Title: GISMO: A Smart Sensor to Mitigate and Monitor Ionospheric Effects
Author(s): L. Siniscalco, N. Pastori, A. Zin, A. Emmanuele, A. Ferrario, C. Manno, B. Forte
Published in: Proceedings of the 30th International Technical Meeting of The Satellite Division of the Institute of Navigation (ION GNSS+ 2017)
September 25 - 29, 2017
Oregon Convention Center
Portland, Oregon
Pages: 2263 - 2272
Cite this article: Siniscalco, L., Pastori, N., Zin, A., Emmanuele, A., Ferrario, A., Manno, C., Forte, B., "GISMO: A Smart Sensor to Mitigate and Monitor Ionospheric Effects," Proceedings of the 30th International Technical Meeting of The Satellite Division of the Institute of Navigation (ION GNSS+ 2017), Portland, Oregon, September 2017, pp. 2263-2272.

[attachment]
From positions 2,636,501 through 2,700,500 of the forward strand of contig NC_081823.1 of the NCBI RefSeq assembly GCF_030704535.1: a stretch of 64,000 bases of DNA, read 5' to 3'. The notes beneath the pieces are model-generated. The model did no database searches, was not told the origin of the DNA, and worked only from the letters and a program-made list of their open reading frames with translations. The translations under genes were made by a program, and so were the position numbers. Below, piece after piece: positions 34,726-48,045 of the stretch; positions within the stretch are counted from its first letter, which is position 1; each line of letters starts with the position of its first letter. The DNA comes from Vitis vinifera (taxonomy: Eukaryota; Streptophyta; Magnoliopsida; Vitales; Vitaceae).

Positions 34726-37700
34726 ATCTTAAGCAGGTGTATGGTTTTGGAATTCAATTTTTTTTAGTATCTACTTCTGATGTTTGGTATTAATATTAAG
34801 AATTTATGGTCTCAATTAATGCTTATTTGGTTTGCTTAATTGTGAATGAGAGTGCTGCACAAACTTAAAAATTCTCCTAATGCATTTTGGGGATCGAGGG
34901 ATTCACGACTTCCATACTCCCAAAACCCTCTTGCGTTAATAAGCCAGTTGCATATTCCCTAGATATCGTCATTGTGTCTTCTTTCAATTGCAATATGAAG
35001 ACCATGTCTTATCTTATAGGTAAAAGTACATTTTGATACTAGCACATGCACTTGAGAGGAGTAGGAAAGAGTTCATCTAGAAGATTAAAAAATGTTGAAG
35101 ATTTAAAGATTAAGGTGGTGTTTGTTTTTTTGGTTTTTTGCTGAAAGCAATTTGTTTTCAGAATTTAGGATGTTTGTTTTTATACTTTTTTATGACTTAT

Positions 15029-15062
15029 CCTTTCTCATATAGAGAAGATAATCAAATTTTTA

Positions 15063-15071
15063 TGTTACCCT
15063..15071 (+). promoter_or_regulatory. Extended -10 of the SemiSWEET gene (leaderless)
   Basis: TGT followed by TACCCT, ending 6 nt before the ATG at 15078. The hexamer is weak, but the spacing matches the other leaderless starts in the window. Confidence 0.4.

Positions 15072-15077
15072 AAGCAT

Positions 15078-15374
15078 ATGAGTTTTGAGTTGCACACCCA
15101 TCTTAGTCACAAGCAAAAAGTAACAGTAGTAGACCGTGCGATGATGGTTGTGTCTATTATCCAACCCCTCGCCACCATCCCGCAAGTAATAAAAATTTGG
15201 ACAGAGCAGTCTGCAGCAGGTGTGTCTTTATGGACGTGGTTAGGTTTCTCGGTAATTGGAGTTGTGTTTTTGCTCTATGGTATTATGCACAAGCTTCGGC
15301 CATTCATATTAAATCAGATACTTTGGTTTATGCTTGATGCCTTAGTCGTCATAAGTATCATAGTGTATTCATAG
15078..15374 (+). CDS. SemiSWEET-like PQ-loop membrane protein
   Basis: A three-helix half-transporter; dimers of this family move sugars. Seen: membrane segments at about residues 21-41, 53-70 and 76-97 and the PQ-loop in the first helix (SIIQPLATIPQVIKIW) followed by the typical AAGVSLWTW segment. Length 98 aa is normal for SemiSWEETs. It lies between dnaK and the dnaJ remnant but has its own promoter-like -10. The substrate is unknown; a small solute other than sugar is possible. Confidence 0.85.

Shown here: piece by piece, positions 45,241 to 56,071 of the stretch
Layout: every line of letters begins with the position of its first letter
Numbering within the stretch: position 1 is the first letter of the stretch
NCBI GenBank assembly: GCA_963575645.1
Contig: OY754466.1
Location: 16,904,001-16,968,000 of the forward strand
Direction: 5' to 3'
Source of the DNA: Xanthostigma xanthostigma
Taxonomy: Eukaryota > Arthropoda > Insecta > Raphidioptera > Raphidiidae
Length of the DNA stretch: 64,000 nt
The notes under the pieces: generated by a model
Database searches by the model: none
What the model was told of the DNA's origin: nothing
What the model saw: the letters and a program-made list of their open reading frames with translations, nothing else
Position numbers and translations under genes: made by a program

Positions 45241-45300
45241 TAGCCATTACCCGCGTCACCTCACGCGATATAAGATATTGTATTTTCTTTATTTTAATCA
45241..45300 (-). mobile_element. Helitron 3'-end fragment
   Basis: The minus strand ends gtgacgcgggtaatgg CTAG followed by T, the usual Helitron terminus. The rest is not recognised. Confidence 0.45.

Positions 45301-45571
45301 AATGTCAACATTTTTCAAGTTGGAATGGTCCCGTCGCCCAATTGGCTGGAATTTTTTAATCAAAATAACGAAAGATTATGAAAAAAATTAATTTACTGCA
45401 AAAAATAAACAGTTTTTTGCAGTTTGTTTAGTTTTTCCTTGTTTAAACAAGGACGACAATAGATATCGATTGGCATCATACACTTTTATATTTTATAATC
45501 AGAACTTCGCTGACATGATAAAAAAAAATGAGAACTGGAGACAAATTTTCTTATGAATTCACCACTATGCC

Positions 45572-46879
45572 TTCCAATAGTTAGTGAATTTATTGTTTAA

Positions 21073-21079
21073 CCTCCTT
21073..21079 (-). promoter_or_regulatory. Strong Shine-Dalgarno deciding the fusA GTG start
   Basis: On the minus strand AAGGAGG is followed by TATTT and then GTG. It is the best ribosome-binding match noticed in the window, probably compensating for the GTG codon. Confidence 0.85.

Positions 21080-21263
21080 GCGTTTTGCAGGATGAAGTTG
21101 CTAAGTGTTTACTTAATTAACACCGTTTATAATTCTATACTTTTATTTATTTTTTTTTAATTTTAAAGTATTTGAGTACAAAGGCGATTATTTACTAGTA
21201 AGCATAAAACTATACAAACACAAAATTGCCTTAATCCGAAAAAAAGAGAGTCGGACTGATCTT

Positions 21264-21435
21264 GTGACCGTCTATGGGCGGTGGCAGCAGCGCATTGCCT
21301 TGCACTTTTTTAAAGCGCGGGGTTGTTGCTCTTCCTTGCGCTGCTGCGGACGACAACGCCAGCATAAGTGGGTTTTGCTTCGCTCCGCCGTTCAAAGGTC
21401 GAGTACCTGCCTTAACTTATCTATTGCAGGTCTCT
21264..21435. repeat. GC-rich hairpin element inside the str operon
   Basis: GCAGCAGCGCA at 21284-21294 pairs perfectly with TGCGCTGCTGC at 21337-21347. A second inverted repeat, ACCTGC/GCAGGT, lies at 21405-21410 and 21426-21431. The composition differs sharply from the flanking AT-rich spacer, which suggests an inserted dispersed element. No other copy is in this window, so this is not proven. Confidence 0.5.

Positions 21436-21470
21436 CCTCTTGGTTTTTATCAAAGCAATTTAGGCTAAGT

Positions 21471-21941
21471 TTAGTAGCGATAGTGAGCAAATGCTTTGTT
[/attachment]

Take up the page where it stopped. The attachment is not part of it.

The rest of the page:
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Abstract: Radio signals propagating through the Earth’s ionosphere can traverse inhomogeneities in the plasma density spatial distribution. These inhomogeneities can be associated with instabilities that originate a large-to-small scale energy cascade. When large-to-small irregularities drift across ray paths, radio signals are scattered and, as a consequence, a receiver will experience temporal fluctuations in the received intensity and phase of the signal. These fluctuations, known as scintillations, are responsible for signal fading and increased errors on the carrier phase estimates. Ionospheric scintillation is responsible for degradation and outages of services reliant upon satellite navigation and telecommunications. The low latitudes ionosphere is associated with the most disruptive scintillation due to strong scattering arising from propagation across ionospheric irregularities connected with plasma bubbles. In the presence of moderate-to-strong scintillation the probability of losses of lock increases, posing a barrier to safety-critical applications using satellite navigation (e.g. EGNOS and SBAS). The challenge during moderate-to-strong scintillation is to maintain high accuracy in the carrier phase estimate as well as to maintain lock. Such a challenge was tackled in the present work, where modifications to an existing GNSS multi-frequency multi-constellation receiver (i.e. GISMO) have been adopted to improve performance in the presence of moderate-to-strong scintillation typical of the low latitudes ionosphere. The modifications include a Kalmanfiltered version of the PLL together with an intelligent loss of lock detector that have been optimized through simulations first and then verified through an experimental campaign in Africa. The experimental data show encouraging results with a clear reduction in the losses of lock during moderate-to-strong scintillation together with unmodified accuracy in the carrier phase estimates. Future improvements along this line have been planned already.